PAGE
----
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Open Source

Best of Makers: Hello, GitOps — Boeing’s Open Source Push

Take flight on Boeing's open source journey with Damani Corbin, the architect behind Boeing's Open Source office. Learn how they foster collaboration, contribute to projects, and prioritize code reuse for a secure, community-driven approach.
Feb 15th, 2024 7:21am by
Featued image for: Best of Makers: Hello, GitOps — Boeing’s Open Source Push
This edition of The New Stack’s video podcast series, Makers, first published in December. For more on how enterprises are creating open source program offices, check out this recent TNS article on how American Express started an OSPO. 

Boeing has 6,000 or so engineers. But that doesn’t mean just 6,000 people are downloading open source software. The number of people is far more, working on cloud native projects such as Open Telemetry and adopting GitOps as a core practice.

“So from an open source perspective, I go around the organization, having conversations and ensuring that we just talk to each other internally,” said Boeing’s Damani Corbin in this episode of The New Stack Makers. Corbin, who works in global software strategy, launched Boeing’s open source program office (OSPO).

Boeing is doing three main themes with open source, Corbin said.

“Number one, how do we make it easier for our developers to consume open source software?” he said. Number two, how do I make it easier for my developers to contribute back to open source projects and participate in the open source communities like the Cloud Native Computing Foundation and the Linux Foundation?

“And then number three is how do I identify opportunities for inner sourcing, such that we can share some of the best things that are happening internally with different groups?”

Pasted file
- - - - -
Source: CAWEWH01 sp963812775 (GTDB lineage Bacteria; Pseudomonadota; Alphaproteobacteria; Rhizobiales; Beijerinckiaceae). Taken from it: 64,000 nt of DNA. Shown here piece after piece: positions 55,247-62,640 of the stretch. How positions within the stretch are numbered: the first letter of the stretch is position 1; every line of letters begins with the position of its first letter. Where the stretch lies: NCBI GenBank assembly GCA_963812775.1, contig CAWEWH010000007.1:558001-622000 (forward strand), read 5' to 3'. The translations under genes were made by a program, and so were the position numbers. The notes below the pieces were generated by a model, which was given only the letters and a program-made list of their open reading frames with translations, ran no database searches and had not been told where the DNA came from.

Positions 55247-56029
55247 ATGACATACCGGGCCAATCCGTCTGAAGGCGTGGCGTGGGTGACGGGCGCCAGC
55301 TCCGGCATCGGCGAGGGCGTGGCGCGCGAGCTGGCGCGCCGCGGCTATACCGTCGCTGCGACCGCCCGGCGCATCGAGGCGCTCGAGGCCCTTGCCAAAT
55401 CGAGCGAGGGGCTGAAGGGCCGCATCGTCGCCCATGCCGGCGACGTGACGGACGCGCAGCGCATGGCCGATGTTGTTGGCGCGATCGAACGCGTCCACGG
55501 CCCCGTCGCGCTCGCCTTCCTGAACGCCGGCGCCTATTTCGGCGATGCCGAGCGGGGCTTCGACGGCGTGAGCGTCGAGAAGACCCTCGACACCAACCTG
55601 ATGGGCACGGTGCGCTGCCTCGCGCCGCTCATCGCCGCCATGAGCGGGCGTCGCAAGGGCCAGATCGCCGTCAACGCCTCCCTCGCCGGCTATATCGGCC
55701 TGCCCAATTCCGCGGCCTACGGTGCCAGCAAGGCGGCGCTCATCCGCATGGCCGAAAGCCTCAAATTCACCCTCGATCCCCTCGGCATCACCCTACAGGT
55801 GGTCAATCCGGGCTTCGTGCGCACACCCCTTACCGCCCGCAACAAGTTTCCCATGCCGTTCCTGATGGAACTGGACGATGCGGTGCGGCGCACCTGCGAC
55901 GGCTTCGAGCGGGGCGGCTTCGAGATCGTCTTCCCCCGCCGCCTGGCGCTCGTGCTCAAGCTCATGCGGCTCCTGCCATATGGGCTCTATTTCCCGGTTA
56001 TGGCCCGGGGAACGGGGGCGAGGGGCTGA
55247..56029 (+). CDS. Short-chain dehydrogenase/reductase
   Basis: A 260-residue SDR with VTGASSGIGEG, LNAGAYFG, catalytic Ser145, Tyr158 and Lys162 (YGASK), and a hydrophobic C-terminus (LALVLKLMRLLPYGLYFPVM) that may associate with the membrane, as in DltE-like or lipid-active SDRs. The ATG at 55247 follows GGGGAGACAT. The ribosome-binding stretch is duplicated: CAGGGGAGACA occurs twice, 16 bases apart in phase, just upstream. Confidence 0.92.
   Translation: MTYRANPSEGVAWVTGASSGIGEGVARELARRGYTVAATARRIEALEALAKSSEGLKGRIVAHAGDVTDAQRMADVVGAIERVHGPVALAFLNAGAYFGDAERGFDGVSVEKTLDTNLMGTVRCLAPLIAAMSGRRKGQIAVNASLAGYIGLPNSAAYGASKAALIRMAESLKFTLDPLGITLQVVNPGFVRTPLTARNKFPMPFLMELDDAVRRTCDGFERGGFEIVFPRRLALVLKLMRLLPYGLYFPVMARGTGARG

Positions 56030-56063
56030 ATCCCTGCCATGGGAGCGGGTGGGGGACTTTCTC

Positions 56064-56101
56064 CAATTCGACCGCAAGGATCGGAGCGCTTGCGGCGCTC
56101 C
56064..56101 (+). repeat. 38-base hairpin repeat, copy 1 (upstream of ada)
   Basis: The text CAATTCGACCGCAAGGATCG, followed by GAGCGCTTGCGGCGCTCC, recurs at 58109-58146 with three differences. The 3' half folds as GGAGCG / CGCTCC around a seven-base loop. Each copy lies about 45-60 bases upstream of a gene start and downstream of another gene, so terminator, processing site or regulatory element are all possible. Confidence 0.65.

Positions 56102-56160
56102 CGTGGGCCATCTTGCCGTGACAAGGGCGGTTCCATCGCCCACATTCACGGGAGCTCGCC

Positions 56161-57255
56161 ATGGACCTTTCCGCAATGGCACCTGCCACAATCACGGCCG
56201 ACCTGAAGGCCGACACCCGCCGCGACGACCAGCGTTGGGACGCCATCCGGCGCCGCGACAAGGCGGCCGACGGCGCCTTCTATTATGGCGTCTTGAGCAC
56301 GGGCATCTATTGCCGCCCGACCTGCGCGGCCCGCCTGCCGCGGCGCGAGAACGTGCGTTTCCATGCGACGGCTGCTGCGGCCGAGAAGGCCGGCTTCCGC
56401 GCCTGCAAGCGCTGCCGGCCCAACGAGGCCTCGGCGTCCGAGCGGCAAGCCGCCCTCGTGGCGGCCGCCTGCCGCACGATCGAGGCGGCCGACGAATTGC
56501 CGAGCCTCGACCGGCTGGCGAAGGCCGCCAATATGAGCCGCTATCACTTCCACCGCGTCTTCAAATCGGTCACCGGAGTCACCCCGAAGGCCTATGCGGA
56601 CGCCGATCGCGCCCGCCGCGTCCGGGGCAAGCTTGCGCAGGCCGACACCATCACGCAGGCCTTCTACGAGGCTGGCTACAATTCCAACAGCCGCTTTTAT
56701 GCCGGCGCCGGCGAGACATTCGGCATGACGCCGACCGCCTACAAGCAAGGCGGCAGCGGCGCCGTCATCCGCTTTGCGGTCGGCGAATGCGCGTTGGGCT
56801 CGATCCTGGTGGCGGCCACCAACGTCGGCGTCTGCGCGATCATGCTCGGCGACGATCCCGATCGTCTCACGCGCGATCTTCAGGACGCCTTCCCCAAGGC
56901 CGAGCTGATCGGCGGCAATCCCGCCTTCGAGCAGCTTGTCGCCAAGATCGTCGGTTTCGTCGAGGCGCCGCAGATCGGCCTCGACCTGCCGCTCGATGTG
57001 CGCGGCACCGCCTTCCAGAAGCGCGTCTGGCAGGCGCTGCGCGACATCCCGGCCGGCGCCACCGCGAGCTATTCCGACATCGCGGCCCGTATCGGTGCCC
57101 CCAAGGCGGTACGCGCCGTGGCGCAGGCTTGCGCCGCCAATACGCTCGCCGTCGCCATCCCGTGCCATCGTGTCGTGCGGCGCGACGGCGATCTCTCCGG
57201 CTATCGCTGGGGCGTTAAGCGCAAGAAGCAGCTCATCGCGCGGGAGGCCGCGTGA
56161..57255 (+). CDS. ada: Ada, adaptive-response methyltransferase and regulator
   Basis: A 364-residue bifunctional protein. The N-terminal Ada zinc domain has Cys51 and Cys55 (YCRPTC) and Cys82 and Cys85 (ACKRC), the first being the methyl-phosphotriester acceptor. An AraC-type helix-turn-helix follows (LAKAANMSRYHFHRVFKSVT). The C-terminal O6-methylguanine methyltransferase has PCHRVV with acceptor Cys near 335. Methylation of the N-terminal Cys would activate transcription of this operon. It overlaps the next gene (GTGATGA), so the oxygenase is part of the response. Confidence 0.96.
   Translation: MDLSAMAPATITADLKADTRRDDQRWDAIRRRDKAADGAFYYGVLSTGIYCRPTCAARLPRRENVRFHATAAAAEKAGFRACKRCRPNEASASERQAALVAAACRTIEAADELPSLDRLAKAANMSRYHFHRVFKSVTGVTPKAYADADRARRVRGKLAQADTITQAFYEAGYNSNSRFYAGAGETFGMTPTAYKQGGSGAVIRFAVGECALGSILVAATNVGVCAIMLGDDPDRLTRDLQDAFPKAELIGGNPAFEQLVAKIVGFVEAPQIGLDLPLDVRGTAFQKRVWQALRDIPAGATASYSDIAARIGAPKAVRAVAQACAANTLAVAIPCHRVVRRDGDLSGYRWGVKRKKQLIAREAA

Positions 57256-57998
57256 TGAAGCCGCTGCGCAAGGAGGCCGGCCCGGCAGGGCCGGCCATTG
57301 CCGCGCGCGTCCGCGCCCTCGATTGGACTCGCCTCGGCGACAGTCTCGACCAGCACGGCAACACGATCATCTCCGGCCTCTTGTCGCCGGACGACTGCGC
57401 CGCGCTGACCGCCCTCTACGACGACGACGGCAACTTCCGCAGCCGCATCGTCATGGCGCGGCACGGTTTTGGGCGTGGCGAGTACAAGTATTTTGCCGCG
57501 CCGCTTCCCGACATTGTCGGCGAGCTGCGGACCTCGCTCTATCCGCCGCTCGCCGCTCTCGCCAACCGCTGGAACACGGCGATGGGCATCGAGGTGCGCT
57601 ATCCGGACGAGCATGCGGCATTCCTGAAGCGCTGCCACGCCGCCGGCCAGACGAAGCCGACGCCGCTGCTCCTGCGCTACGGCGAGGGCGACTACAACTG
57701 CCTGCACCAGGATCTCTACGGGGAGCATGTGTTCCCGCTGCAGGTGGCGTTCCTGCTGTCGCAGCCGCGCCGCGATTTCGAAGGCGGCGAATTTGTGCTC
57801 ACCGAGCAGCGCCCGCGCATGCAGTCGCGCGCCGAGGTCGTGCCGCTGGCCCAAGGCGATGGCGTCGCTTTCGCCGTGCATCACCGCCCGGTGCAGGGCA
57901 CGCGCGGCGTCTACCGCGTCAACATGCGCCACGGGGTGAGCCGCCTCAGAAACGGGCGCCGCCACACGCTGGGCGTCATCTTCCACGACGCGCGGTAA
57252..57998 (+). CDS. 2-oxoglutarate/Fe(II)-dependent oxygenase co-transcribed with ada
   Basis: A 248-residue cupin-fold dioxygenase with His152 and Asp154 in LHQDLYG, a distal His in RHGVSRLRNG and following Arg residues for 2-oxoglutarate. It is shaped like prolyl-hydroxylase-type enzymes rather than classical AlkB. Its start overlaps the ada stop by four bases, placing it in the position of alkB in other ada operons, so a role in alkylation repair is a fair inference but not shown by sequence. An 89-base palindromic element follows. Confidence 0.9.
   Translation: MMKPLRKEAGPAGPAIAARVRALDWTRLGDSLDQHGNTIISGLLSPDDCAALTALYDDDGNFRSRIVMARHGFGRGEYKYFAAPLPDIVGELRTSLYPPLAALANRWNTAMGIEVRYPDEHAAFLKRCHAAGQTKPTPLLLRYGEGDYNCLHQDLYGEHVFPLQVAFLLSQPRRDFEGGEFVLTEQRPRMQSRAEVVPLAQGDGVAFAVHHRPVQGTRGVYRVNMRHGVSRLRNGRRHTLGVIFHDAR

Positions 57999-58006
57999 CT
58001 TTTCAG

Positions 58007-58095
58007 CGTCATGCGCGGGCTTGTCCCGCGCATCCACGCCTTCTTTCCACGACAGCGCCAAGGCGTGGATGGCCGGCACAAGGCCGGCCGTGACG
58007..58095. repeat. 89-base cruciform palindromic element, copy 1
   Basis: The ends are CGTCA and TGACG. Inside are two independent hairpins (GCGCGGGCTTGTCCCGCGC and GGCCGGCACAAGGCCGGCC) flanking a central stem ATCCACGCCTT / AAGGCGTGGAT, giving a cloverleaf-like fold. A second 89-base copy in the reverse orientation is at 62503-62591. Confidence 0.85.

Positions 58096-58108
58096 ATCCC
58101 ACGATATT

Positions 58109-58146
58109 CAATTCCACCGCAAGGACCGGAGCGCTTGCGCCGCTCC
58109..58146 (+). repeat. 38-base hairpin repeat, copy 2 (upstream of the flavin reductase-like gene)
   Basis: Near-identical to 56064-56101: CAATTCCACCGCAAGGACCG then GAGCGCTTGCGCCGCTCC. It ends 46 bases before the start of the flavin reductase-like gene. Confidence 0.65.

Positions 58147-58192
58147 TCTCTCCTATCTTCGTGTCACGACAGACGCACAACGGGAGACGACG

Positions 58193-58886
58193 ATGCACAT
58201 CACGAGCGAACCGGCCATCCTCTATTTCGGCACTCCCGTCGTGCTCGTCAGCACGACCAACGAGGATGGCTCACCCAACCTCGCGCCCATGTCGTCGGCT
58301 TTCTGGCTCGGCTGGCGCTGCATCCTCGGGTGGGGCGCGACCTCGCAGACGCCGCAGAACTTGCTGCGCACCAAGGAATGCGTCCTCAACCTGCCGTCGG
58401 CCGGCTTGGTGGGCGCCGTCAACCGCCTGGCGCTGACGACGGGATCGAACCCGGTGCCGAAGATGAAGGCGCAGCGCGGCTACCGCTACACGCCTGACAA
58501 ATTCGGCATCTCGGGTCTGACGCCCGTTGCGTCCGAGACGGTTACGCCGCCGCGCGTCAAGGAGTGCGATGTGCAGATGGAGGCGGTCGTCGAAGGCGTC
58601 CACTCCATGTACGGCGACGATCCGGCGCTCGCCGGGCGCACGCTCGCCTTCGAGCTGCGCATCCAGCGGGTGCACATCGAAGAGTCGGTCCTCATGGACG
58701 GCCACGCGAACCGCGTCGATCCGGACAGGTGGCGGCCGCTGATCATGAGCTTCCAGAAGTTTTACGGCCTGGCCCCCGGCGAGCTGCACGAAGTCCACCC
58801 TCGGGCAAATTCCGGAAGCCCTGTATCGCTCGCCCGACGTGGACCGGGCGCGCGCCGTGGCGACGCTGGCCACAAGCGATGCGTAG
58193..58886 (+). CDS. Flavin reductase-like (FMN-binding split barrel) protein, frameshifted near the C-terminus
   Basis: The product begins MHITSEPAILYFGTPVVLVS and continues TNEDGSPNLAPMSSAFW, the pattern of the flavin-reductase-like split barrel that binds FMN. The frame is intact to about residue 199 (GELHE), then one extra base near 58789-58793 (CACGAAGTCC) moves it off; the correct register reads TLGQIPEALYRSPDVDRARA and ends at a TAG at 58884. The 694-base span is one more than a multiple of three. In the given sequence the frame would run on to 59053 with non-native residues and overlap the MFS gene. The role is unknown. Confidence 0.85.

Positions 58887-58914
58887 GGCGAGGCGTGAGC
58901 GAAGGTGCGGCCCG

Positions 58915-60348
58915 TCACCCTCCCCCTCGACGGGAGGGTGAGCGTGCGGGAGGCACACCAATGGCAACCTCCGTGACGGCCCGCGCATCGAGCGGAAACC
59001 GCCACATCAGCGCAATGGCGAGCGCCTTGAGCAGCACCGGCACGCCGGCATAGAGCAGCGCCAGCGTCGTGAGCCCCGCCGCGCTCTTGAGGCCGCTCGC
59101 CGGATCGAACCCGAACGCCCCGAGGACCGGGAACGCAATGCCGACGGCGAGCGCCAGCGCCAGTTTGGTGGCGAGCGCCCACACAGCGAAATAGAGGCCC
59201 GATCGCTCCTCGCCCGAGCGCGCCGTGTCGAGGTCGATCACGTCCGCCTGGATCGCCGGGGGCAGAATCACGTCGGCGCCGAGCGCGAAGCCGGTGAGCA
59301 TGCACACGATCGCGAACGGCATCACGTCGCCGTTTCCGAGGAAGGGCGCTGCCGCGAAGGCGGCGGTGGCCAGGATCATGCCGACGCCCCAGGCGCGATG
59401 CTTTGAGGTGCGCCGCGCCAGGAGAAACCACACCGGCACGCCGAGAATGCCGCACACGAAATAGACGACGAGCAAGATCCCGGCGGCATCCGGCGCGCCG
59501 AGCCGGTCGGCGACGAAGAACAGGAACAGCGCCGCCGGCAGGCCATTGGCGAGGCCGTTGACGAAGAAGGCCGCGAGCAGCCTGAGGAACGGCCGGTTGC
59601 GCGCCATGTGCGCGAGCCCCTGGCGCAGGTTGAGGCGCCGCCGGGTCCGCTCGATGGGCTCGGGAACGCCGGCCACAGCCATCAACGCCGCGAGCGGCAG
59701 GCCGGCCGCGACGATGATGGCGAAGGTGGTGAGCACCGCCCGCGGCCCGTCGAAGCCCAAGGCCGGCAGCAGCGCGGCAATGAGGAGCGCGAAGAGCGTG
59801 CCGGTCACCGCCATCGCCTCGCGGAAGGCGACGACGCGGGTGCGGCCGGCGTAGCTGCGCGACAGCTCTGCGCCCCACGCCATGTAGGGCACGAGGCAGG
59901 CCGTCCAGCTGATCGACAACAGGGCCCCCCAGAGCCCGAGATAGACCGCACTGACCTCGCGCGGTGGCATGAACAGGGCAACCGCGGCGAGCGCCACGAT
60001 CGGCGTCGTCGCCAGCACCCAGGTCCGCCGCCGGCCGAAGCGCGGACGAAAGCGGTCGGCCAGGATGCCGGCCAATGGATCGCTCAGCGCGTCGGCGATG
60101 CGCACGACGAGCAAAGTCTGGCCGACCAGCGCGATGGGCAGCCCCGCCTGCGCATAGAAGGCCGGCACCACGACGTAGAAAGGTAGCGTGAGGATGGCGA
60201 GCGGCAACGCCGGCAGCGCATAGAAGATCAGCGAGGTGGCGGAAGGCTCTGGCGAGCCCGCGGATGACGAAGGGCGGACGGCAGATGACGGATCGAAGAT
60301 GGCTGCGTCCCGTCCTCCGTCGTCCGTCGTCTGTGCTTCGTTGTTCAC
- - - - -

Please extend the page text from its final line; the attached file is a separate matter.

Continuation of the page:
A priority? Reuse code across the organization in a manner that encourages participation in open source programs.

“So the nature of our business is that we would bring things in, and then fork,” Corbin said. “But what we would do now is like, ‘Hey, how can we cut down those barriers in that we separate the pieces that are business critical.'”

And we separate the pieces that we can now contribute back because security is important to the entire community,” Corbin said. “We have a higher sensitivity to security, but we don’t need to just marry that for our products. The security that we’re building into open source, we’re trying to share that more with the community.”

Open source is familiar inside Boeing, Corbin said. However, there has yet to be a central source of control regarding how this will impact the broader organization. They are now pulling the office together with the help of the legal department and information security — all the teams with some role in open source to provide an open source strategy for the overall Boeing organization.

How does Boeing collaborate? Corbin said one way is to work with the CNCF and LF projects. Engineers can work on projects that meet business requirements but also might be “a resume-driven development type of project, if you will,” Corbin said.

For example, take git, Corbin said. Teams at Boeing started adopting GitOps three years ago. Specific teams have different business requirements, which may change the adoption level.

“However, my goal is to lower the barrier to entry, such that it’s a no-brainer for you to walk into this new place because it’s easy, it’s comfortable, and we’re providing it for you,” Corbin said.

The next level is to encourage people to give back to the community. Showing up at the meetings is the first part, trying to understand the issues and how the community operates.

Boeing takes a staggered approach to participation in open source communities. They want to show that a large organization like Boeing can contribute significantly and not just give lip service.

“We want to get to a stage where we can pay software engineers to work on open source projects. We’re not there today. We would like to move in that direction. And that’s what we’re pushing for internally.”

Corbin said he could not do his work without Ricardo Torres, the original force behind the Boeing OSPO. Torres now works at Prove, an identity management company.

“I want to ensure that Ricardo gets the recognition for all of his efforts,” Corbin said. “Ricardo recruited me to Boeing and allowed me to join the team on the launch of the OSPO. He is the trailblazer and the visionary for the work we do. There would not be an OSPO without Ricardo, and we wouldn’t be as successful as we have been without his leadership.”

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